Google+ has reached 40 million users in the short time it has been live. Yes it is still a long way off of Facebook’s 800 million, but it is owned by Google, who also own YouTube. 66% of searches in US are done on Google – this major web presence and ability to drive traffic has huge potential in making Google+ brand pages very appealing to businesses.
Google will have to be careful not to flout fairness laws but it would be difficult for the search engine not to push pages in one of its own sites up the search rankings wouldn’t it?
These cross-web affiliations are the key to making Google+ a success. From a marketing point of view the appeal of having a brand presence on a social media platform that can pull upon tools such as Google Analytics for data analysis and have a direct influence on search and sharing capabilities is very alluring.
Alongside this, for the consumer, Google+ is pretty user friendly and not majorly dissimilar from Facebook (What is Google+ and should my organisation be using it). So mass migration of users over to it is not an unlikely prospect.
The only downsides at the moment are that there is no ability to run adverts on the platform to push traffic to pages and there doesn’t seem to be the ability for pages to like pages. I am sure thought that with time these, and many other facilities, will be developed and added.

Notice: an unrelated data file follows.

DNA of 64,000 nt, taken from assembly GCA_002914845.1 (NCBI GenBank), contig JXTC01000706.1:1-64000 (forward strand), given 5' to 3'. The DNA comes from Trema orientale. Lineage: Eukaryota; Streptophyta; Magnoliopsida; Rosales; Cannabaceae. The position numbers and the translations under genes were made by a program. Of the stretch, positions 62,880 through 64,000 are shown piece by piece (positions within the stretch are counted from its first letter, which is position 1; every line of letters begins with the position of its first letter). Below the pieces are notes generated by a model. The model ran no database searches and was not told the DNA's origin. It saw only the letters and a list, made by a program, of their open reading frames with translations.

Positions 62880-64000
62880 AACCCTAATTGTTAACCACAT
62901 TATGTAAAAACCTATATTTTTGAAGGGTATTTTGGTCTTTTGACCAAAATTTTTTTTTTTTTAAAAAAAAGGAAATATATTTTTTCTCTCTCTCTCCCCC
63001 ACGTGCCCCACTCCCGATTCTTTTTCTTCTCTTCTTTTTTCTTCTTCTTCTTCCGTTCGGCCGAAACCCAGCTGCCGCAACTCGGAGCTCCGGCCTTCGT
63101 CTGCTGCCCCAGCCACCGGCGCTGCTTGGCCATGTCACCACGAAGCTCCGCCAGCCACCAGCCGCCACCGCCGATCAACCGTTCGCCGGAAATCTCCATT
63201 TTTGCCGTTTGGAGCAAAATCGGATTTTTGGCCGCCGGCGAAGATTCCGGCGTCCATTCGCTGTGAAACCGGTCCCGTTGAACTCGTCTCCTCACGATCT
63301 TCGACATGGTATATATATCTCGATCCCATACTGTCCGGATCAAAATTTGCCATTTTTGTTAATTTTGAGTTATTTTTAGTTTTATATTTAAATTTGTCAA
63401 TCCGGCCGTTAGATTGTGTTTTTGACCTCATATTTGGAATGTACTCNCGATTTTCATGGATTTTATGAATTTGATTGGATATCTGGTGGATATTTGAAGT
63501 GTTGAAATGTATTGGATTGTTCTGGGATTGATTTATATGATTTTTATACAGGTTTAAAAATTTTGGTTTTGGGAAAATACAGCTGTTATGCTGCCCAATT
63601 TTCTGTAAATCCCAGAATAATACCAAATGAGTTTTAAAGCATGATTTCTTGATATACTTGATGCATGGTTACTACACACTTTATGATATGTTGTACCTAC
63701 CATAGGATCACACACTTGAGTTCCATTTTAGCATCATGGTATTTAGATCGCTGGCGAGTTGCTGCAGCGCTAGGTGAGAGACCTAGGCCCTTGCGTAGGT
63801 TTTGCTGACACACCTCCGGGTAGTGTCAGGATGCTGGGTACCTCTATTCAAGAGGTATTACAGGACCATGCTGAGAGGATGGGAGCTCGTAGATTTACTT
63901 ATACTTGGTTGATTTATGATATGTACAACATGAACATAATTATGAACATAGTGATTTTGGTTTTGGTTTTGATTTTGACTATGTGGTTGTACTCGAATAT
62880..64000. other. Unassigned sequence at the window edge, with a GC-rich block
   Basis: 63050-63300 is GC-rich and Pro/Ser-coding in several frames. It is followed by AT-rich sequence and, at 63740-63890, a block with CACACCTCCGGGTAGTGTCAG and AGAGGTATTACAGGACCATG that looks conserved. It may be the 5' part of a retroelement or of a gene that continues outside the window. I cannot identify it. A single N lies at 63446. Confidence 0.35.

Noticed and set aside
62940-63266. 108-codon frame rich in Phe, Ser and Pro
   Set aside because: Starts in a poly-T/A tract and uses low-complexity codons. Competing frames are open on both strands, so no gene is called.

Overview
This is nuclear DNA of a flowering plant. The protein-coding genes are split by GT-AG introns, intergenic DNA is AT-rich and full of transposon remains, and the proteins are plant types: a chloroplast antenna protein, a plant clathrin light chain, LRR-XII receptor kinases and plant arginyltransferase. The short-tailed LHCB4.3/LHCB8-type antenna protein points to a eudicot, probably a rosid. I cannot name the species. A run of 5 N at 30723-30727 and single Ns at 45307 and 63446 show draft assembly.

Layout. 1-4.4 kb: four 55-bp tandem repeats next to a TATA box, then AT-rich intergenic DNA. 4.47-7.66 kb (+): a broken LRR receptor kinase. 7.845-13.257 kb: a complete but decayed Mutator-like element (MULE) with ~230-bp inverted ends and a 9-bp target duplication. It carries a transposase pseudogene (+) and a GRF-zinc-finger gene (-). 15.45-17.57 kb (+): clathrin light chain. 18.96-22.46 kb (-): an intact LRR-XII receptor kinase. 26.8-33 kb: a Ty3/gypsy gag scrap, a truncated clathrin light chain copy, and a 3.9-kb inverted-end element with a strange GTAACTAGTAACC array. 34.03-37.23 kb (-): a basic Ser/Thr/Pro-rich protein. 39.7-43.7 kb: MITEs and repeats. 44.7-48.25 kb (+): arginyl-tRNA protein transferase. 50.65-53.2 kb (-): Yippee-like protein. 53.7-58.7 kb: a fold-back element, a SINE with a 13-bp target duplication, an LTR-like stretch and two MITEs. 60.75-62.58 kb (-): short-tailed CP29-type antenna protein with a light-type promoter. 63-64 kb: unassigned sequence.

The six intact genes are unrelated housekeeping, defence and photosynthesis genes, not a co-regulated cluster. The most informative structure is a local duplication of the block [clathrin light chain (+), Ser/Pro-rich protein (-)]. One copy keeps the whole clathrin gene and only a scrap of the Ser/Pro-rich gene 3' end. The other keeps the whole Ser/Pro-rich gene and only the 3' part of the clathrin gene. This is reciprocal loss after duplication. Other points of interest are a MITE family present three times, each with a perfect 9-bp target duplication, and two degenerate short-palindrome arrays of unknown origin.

Yes Facebook and Twitter are still increasing users but in this age we are always looking for the next big thing and Google+’s ease of use and links to the biggest search engine in the world will make it a big player on the social media scene.
Google+ (also known as Google plus and Google circles) is Google’s most recent offering to the social media market.
It is currently only available to those who have an invitation (mostly social media geeks) as a field test. It, apparently, has lots of bugs at the moment that the developers are constantly working on to iron out before it goes ‘live’.
From what we can tell it is similar to Facebook but allows the user to create ‘circles’ of friends so that certain updates only go to certain people you are connected with. E.g. you could have a ‘friends’ circle, a ‘family’ circle and a ‘work colleagues’ circle. I can see this being a popular function as it allows more censoring when doing status updates – so as not to offend Auntie Jean! It also has the ability to jump into an instant online video chat room with selected contacts.
As with all new social media platforms Google+’s success will not happen overnight and will be totally reliant on people signing up to it – any social network is only as good as its users.
I can see that this time Google may have created a platform that has functionality that individuals will find user friendly and more socially advanced than Facebook.
Currently it does not strike as a platform that will work particularly well for business, although time will tell, and I do not think it is in any danger of knocking Twitter off of its perch.
So, in conclusion, one to watch but not to worry about jumping on board with just yet.
Some very good related articles:
- Melanie on Why you need a Content Strategy to make Social Media work
- Keith Osborn on Why you need a Content Strategy to make Social Media work
- Why you need a Content Strategy to make Social Media work - Social Monkey on Social Media Workshops
- Social Networking - Why Face-to-Face is still important on Norfolk Tweetup
- Melanie on Norfolk Tweetup